Editor’s Perspective

The Time to Act is Now

January 3, 2023

By Dwight Akerman, OD, MBA, FAAO, FBCLA, FIACLE

According to a recently published survey conducted by the American Optometric Association (AOA)  Research & Information Committee (RIC), 69% of AOA-member optometrists surveyed provide myopia management services to children and adolescents.

During the summer of 2022, AOA RIC fielded a survey seeking real-world data relative to doctors’ experiences with myopia management to understand the extent to which U.S. optometrists provide myopia management services. The survey results included responses from 464 optometrists from 41 states and the District of Columbia. 

Several trends were observed regarding optometrists’ opinions on when to start treating a patient with myopia. A large majority of 73% believed that annual progression of 0.50D to 0.75D is warranted before intervening with myopia control. Responding optometrists also rated refractive error as the most critical risk factor in warranting myopia management, followed by the rate of progression/change. When asked when they begin discussing the condition and its management with parents of children with myopia, 87% of optometrists reported initiating the conversation between the ages of 5 and 8 (average age: 5.5 years).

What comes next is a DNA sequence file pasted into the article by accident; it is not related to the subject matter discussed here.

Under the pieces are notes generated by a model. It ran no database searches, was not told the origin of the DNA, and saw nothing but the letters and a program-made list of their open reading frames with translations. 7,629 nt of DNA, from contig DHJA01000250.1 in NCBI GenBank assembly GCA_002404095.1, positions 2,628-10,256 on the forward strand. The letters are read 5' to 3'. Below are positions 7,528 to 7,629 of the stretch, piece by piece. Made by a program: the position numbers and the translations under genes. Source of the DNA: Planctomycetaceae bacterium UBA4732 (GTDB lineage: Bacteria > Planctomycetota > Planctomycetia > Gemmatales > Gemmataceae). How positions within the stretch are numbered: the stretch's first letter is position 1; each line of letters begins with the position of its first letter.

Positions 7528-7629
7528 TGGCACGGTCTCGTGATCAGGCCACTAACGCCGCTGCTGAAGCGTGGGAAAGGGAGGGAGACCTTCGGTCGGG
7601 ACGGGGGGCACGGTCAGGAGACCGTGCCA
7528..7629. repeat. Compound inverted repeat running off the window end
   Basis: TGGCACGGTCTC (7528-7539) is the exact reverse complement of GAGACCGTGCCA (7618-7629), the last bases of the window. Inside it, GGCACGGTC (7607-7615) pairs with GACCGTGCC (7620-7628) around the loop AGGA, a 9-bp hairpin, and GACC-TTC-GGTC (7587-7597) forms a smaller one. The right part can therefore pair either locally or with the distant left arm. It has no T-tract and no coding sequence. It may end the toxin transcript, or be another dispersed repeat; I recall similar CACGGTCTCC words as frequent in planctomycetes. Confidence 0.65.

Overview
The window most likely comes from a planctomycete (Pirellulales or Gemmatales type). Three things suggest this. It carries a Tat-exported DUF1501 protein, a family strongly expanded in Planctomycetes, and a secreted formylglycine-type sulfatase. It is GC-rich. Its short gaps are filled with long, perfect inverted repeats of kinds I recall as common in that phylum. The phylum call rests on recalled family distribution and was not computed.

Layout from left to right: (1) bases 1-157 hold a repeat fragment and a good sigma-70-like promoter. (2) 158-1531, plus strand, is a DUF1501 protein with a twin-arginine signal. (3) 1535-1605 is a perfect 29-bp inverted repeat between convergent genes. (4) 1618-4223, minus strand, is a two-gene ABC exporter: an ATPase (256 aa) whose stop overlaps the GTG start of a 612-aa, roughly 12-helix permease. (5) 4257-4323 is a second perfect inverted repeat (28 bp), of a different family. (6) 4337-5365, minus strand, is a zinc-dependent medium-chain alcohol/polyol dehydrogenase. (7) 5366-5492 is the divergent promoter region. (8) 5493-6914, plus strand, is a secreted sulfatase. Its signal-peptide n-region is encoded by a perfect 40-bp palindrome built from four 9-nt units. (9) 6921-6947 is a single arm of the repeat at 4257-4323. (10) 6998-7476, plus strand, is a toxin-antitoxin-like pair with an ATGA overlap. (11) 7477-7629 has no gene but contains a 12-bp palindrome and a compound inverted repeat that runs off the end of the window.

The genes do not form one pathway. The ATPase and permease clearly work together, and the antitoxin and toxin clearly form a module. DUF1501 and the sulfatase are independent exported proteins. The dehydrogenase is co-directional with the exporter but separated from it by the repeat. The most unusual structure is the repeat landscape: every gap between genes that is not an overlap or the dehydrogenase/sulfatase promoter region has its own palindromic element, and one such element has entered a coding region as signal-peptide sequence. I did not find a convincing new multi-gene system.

Additional findings include:

  • 75% of optometrists believe myopia is a disease in need of treatment.
  • 93% of optometrists who provide myopia management practice in metropolitan areas; 71% of those practice independently.
  • FDA-approved soft contact lenses were the preferred treatment method. Off-label soft multifocal contact lenses were the second most preferred management method.
  • 33% of myopia management candidates defer treatment; 80% of these patients defer treatment due to costs.

While most optometrists seem to be embracing myopia management based on these results, it can’t be overlooked that nearly a third of optometrists in this survey — most from non-metropolitan areas — still don’t offer myopia management. A plethora of other market research suggests that only a small percentage of eye care professionals actually practice full-scope myopia management. Prescribing a complete armamentarium of treatments for myopic children means practicing at the highest level and fulfilling one’s duty of care.

It is also clear that more education is required, even among optometrists currently practicing myopia management. For example, 73% of the optometrists responding to this survey believed that an annual progression of 0.50D to 0.75D is warranted before intervening with myopia control. Progression is faster in younger children, those of East Asian descent, and those with a parental history of myopia. However, nearly all young myopes progress, which argues in favor of managing all myopic children, irrespective of their estimated progression rate. Only managing the supposedly “fast progressors” will ignore large numbers of children who could benefit from myopia management.

Myopia is the most significant threat to eye health in the 21st century. While the eye health benefits of lowering a child’s ultimate level of myopia are profound, the practice and financial benefits of providing myopia management are also significant. I urge you to commit to the highest level of care and prescribe the most appropriate evidence-based interventions to children at risk of progressive myopia.

Let’s get proactive about myopia management in 2023!

Best professional regards,

Dwight H. Akerman, OD, MBA, FAAO, FBCLA, FIACLE
Chief Medical Editor

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